All 23 of PepsiCo’s billion dollar brands are analyzed in detail below. Still brands are analyzed first, followed by sparkling brands, and then the company’s food brands.

Gatorade

Gatorade was originally formulated in 1965 by a team of scientists led by Robert Cade at the University of Florida. In 1967, the University of Florida won the Orange Bowl which garnered publicity for Gatorade. Shortly after the Orange Bowl, Cade entered into an agreement with Stokley-Van Camp to manufacture and market Gatorade.

Quaker Oats purchased Stokley-Van Camp in 1983. In 2001, PepsiCo purchased Quaker Oats for $13.4 billion. Gatorade is the market leader in sports drinks by a wide margin. The brand has over 72% market share in the United States. The next closest competitor–Coca-Cola’s Powerade–holds just 16% market share in the United States.

The Gatorade brand has become so successful through advertising deals with large professional sports associations and players. Gatorade is the only beverage besides water that athletes can drink court-side at NBA games. PepsiCo is now the official food and beverage partner of the NBA.

Tropicana

Tropicana was founded in 1947 by Anthony Rossi. Rossi was an Italian immigrant to the United States. In 1954, Tropciana was one of the earliest adopters of flash pasteurization which allowed the company to sell not-from-concentrate, ready-to-drink orange juice.

Tropicana went public in 1969 and traded on the New York Stock Exchange. Beatrice Foods acquired Tropicana in 1978. The Seagram Company acquired the Tropicana brand from Beatrice Foods in 1988 for $1.2 billion. Seagram grew the Tropicana brand and expanded it internationally. PepsiCo acquired Tropicana in 1998 for $3.3 billion.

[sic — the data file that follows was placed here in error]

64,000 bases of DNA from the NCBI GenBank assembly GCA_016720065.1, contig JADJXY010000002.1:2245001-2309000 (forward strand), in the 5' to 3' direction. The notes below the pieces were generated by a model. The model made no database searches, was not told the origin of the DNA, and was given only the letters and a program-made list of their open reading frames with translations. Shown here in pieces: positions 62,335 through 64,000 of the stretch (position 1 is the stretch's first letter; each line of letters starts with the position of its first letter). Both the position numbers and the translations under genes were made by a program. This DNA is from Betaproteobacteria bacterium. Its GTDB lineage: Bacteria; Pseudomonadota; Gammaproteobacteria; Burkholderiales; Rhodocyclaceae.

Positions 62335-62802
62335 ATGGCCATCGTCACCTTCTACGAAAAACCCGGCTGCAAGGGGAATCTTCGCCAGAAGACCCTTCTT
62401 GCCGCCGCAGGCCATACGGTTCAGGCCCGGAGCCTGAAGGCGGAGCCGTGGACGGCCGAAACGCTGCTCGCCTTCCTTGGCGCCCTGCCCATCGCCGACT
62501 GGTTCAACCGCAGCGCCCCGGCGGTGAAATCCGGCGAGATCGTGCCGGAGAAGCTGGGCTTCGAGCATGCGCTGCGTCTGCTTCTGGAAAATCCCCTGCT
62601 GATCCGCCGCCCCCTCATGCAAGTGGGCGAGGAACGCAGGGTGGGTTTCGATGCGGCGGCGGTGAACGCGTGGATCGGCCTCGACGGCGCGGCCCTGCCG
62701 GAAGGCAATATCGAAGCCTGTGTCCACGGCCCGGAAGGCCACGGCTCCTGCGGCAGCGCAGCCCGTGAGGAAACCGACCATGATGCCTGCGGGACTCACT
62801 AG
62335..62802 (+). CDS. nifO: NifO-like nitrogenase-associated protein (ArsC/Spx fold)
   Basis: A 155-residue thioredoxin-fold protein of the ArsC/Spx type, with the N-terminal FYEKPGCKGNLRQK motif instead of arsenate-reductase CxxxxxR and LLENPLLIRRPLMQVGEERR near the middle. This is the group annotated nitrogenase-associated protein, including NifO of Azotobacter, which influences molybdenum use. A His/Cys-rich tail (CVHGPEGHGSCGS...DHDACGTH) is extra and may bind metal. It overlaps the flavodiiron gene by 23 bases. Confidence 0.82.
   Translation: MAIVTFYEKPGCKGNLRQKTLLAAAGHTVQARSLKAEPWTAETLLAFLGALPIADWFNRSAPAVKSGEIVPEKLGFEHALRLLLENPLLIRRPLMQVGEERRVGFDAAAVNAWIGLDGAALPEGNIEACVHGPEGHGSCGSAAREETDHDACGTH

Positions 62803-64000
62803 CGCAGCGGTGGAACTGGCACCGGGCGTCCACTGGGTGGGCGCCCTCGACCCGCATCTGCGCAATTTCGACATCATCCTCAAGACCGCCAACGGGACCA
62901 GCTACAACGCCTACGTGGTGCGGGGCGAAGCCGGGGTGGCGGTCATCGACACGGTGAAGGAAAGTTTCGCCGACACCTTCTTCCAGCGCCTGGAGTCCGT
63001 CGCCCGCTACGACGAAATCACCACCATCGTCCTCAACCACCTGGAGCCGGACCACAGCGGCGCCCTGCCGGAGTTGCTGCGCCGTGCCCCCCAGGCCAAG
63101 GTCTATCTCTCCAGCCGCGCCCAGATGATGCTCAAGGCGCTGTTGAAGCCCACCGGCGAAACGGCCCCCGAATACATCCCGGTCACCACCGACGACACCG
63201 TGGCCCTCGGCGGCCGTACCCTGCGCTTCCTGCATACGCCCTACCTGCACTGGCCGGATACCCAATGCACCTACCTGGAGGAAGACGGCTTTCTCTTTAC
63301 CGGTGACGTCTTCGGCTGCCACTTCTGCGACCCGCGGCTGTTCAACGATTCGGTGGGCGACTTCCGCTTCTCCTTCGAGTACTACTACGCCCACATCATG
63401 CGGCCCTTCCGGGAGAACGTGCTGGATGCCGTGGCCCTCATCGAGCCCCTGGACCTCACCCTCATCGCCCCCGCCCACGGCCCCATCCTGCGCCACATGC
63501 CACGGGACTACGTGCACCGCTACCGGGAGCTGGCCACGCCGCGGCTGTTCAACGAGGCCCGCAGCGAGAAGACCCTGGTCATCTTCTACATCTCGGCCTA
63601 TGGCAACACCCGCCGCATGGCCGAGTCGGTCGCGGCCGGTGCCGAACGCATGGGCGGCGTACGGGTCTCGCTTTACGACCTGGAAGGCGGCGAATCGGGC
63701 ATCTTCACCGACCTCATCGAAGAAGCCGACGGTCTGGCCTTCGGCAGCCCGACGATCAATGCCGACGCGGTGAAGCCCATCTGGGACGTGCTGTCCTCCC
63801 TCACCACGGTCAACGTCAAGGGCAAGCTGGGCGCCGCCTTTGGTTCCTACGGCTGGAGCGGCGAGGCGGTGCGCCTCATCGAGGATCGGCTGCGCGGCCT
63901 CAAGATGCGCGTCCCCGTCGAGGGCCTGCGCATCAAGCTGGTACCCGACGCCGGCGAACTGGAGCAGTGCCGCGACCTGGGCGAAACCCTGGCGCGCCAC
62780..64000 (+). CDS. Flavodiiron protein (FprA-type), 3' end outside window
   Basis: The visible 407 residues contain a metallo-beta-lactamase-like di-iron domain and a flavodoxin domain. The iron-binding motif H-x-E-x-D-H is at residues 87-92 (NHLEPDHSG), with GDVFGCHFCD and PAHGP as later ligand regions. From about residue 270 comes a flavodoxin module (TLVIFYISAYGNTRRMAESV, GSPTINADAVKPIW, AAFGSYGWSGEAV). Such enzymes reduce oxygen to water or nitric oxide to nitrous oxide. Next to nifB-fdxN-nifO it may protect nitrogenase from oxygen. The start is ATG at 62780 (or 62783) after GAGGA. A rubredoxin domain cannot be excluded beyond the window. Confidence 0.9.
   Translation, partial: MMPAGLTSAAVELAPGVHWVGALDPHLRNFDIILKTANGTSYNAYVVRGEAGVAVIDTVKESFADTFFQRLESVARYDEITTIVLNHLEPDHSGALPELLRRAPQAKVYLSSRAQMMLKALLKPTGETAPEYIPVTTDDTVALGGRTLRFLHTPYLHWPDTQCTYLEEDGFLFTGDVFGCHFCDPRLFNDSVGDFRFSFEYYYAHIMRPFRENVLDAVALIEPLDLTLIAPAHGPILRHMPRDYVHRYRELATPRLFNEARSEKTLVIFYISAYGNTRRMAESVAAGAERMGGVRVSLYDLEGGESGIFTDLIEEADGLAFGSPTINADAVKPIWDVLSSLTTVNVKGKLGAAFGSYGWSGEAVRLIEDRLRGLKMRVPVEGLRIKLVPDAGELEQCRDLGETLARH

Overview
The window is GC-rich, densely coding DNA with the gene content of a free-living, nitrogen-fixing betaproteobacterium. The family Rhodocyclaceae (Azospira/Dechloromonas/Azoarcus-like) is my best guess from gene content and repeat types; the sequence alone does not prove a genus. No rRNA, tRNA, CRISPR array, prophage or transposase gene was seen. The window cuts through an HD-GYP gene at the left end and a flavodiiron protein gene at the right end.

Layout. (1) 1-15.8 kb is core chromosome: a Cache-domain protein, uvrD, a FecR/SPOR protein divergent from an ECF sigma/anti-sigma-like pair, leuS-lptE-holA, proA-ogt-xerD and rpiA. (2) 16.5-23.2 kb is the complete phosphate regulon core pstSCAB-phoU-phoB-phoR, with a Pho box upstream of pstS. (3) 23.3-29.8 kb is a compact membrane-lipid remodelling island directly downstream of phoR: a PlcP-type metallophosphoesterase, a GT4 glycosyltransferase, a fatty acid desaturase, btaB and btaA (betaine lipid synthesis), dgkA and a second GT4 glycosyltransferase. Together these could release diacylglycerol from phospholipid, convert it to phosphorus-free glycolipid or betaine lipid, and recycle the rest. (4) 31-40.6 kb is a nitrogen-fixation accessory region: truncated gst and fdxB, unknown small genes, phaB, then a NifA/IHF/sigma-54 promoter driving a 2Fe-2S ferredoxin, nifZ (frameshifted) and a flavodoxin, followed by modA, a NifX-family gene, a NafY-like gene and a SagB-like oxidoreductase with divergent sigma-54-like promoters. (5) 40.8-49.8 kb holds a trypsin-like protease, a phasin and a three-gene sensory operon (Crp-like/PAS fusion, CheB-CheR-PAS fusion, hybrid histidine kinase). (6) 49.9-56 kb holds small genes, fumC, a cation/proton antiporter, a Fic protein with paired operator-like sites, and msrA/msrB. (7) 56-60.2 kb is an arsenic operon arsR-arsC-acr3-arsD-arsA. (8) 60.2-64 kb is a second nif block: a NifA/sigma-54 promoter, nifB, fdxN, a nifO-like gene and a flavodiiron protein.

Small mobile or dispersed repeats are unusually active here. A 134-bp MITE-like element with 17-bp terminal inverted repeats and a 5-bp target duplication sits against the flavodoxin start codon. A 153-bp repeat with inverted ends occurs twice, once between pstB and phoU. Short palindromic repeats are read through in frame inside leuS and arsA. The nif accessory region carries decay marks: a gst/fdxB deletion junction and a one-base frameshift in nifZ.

PepsiCo last released sales data for Tropicana in 2011. At that time, Tropicana generated about $6 billion a year in sales and was PepsiCo’s 5 th largest brand behind Gatorade, Mountain Dew, Lay’s, and Pepsi.

Today, Tropicana is the leader in the United States ready-to-drink orange juice market. The brand is losing ground to Coca-Cola’s Simply Orange brand, which is a billion dollar brand in its own right.

Aquafina

Both Tropicana and Gatorade were acquired by PepsiCo. Aquafina was developed in house. PepsiCo released Aquafina water in 1994 to compete in the bottled water market. PepsiCo had a 5-year head start on rival Coca-Cola’s Dasani brand which was released in 1999.

Aquafina water is municipal tap water that is filtered and purified using reverse osmosis, ultraviolet light, and ozone. PepsiCo has especially high margins on bottled water as it has very low input costs.

In 2014, Aquafina was the third-largest bottled water brand in the United States, behind Dasani and private-label brands. Aquafina is not sold only in the United States. It is an international brand with a global presence.

Lipton

PepsiCo does not own the Lipton brand outright. The company distributes and sells Lipton’s ready-to-drink beverages in a partnership with Unilever. PepsiCo entered into an agreement with Unilever to sell ready to drink Lipton brands in the United States in 1991.

The two companies entered into more agreements in 2003, 2007, and 2014 to sell ready-to-drink Lipton beverages in many international markets.

By 2011, Lipton ready-to-drink beverages has annual sales of over $2 billion. Today, Lipton ready-to-drink beverages are sold in over 100 markets around the world.

Brisk

Like the Lipton ready-to-drink beverages, the Brisk beverage band is a result of the PepsiCo-Unilever partnership. Brisk is a tea brand targeted toward younger consumers.

The brand reached over $1 billion in annual sales in 2012. Brisk increased the size of its cans and dropped its price to .99 to compete with Arizona Tea.

PepsiCo has 2 tea brands that generate $1 billion plus a year in sales. The tea industry is realizing solid growth as consumers slowly switch from sodas to ready-to-drink tea. The United States tea industry in particular grew from $2 billion in 1990 to $10 billion in 2014 – quadrupling in just under 25 years for a compound annual growth rate of 7%.

Starbucks RTD Beverages